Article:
Aspen Technology's financial results for the first quarter ending September
30, 2000 fell short of last quarter's results but typify the vendor's
cyclical business. License revenue decreased 31% to $32.6 million from
the previous quarter of $47.3 million. A slight increase in service revenue
softened the drop in total revenues, but these nonetheless declined 17%
to $69.5 million from $83.4 million in the last quarter. Net earnings
sank from a positive $4.6 million in 4Q00 to a negative $3.7 million this
are gloomy results, but a brighter and more accurate assessment of Aspen's
performance emerges from comparing this quarter's results with those of
the same period a year ago. This approach eliminates the effect of such
cyclical factors in Aspen's business as perennially slower sales during
the summer from non-U.S. sources and the timing of software license renewals.
Thus, total revenues for the first quarter of fiscal 2001 increased 30%
to $69.5 million, from $53.4 million reported in the same period in fiscal
2000. Software license revenues for the quarter grew 52% to $32.6 million,
while services revenues rose 16% to $36.9 million. Excluding the one-time
in-process research and development charge, the company reported a net
loss of $0.2 million or $0.01 per share, compared with a net loss of $3.1
million or $0.11 per share in the first quarter of fiscal 2000. Excluding
both the in-process research and development charge and the expense impact
relating to PetroVantage, the company's wholly owned digital marketplace,
net income would have been $0.5 million or $0.02 per share.
picture explains the enthusiasm of Chairman and CEO Larry Evans as he
discussed a surge in new client wins fueled by Aspen's supply chain solutions.
"Our supply chain solutions were a primary driver of our growth in the
first quarter, as we won a number of important deals in our target markets.
In addition, we saw a strong contribution from our Aspen Engineering Suite,"
said Evans. "We are also continuing to gain momentum in the process industries
as the only e-business software vendor with an end-to-end solution that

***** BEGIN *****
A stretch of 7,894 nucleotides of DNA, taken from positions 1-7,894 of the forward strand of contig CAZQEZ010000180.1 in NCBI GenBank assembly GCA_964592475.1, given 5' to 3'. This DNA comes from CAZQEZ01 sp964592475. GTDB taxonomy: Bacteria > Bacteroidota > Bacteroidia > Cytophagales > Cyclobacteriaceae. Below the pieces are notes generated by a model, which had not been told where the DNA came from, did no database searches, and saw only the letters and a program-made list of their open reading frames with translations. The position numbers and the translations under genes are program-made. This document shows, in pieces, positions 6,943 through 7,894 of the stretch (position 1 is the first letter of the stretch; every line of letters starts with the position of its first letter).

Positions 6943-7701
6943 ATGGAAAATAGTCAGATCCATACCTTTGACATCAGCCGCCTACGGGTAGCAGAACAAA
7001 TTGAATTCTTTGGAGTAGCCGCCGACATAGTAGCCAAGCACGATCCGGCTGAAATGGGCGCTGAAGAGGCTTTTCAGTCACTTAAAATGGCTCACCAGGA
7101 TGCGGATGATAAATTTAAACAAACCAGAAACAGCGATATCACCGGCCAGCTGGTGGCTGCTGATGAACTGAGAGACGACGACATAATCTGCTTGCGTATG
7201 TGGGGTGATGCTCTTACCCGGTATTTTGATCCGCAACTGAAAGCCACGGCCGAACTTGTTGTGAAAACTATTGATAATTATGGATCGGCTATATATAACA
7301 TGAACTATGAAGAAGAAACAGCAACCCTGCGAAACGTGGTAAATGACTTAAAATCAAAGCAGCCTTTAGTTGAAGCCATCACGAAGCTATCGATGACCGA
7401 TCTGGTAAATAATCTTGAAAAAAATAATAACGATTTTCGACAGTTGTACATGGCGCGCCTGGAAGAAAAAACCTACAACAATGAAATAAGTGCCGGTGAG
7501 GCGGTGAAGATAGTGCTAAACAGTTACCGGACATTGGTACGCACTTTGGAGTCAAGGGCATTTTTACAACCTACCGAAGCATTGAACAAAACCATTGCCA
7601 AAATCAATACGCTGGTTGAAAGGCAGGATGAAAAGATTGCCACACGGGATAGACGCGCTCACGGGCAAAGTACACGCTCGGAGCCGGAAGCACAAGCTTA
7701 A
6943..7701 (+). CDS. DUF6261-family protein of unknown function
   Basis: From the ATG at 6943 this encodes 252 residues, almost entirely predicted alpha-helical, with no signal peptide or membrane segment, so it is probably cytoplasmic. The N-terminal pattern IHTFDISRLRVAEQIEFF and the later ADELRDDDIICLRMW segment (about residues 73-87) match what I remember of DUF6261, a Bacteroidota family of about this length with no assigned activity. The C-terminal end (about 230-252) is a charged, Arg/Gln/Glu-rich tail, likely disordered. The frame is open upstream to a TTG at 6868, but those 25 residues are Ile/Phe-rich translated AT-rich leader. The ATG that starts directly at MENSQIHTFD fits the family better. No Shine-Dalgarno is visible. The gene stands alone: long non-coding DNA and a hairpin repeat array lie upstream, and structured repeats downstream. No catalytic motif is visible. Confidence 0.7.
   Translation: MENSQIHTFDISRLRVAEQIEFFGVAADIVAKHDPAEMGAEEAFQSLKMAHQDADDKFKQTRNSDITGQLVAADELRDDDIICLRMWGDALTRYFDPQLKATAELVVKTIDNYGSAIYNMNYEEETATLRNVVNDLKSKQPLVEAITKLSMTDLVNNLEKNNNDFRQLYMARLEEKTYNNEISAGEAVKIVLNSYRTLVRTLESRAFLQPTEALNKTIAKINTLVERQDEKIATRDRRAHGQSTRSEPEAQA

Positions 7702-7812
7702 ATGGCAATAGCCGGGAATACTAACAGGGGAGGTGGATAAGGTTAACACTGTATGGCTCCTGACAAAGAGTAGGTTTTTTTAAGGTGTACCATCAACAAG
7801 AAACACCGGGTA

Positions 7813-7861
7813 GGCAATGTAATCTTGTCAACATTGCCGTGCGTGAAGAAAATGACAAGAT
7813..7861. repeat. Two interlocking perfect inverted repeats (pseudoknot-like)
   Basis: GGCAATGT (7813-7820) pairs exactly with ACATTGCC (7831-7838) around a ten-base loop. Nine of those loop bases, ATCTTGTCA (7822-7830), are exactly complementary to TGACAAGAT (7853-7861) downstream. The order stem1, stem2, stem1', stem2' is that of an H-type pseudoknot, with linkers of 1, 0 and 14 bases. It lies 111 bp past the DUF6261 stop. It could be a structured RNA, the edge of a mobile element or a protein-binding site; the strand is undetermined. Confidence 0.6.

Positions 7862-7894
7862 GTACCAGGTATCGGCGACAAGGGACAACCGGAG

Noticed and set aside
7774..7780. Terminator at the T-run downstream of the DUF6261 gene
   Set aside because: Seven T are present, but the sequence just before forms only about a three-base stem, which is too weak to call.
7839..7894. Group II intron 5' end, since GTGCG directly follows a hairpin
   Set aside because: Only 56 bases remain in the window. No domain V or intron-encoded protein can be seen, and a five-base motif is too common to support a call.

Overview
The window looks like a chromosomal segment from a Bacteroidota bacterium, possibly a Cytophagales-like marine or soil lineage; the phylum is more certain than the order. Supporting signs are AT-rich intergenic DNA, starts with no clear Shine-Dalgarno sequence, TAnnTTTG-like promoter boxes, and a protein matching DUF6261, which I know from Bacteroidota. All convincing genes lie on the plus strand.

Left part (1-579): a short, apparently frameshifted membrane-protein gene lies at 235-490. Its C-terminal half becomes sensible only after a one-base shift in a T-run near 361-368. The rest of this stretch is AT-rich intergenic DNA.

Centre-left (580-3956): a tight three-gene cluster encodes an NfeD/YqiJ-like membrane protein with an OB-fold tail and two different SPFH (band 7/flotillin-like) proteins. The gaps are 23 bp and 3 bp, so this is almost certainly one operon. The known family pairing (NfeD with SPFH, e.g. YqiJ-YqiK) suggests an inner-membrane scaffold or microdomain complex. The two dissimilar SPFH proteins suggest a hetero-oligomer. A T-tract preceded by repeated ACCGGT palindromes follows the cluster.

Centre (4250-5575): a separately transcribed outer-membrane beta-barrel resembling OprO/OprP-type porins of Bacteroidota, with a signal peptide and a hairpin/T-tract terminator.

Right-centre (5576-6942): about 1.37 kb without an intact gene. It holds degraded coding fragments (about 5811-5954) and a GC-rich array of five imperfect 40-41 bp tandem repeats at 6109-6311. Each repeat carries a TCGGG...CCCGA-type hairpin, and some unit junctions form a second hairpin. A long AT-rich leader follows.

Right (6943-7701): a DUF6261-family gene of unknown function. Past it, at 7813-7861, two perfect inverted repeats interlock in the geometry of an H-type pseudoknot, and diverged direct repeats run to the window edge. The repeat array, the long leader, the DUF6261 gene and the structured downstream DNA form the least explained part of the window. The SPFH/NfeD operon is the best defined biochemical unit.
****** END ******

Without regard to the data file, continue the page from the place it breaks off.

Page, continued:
integrates all facets of a corporation and its extended enterprise, from
the digital marketplace to the plant floor."
In short, it is too soon to expect tangible results from Aspen's B2B marketplace
initiatives. All companies that transition from traditional license revenue
models to recurring revenue models experience a plateau or decline in
growth as the number of new licenses drops off and transaction volume
builds. In addition, Aspen is a relative newcomer to the digital marketplace
industry and launched its first offering, PetroVantage, a marketplace
for petroleum refiners and retail partners based partly on technology
acquired from PetrolSoft, in September. Just last week the company announced
Aspen Marketplace Solution, a combination of products and services that
connects enterprises to public and private marketplaces.
Marketplace Solution's embryonic nature, Aspen's strong position in the
process industries and large customer base almost guarantees its eventual
success as a broker of B2B marketplaces for its core verticals, chemicals,
petroleum refining, pharmaceuticals, and petrochemicals. Pricing models
for exchanges built on these solutions have not been made public, though
these will likely create recurring revenue through transaction- and subscription-based
fees and greatly diminish the seasonal variability characterizing Aspen
success of Aspen in the B2B exchange market is also made more probable
by changes in its competitive landscape. Aspen's broad product slate makes
it vulnerable to competition along many fronts, but its market visibility
has been improved by consolidation among its rivals. Simulation Sciences
Inc. (SSI) was taken over by Invensys plc, the same software clearinghouse
that bought troubled ERP vendor Baan last summer. Formerly a significant
threat to Aspen, SSI's impact in the market has wavered since the Invensys
acquisition and Invensys itself is now rumored to be on the auction block.
Honeywell, which competed with Aspen in process control software, announced
recently that it would be acquired by GE. The uncertain future of vendors
like Honeywell and SSI/Invensys has had an indelible effect on user confidence,
leaving Aspen virtually uncontested in the process industries.
Aspen Technology should occupy a prominent role in enterprise software
selections for process manufacturers, especially those who produce chemicals,
pharmaceuticals, and refined oil products. For supply chain management,
Aspen is the only vendor that can offer deep functionality for the process
industries with the added capability to deliver process simulation and
control functionality and integrate them. The main caveat is that most
of Aspen's SCM applications are essentially toolkits in which desired
features can be developed, not packaged solutions that can merely be configured.
Thus, experienced resources are a must for implementations. That being
said, Aspen is attempting to reformulate some of its more popular functionality
as packaged modules and templates to speed implementations. Users should
also bear in mind that Aspen's digital marketplaces such as PetroVantage
and e-Catalysts.com have strong potential but are largely experimental
at this stage.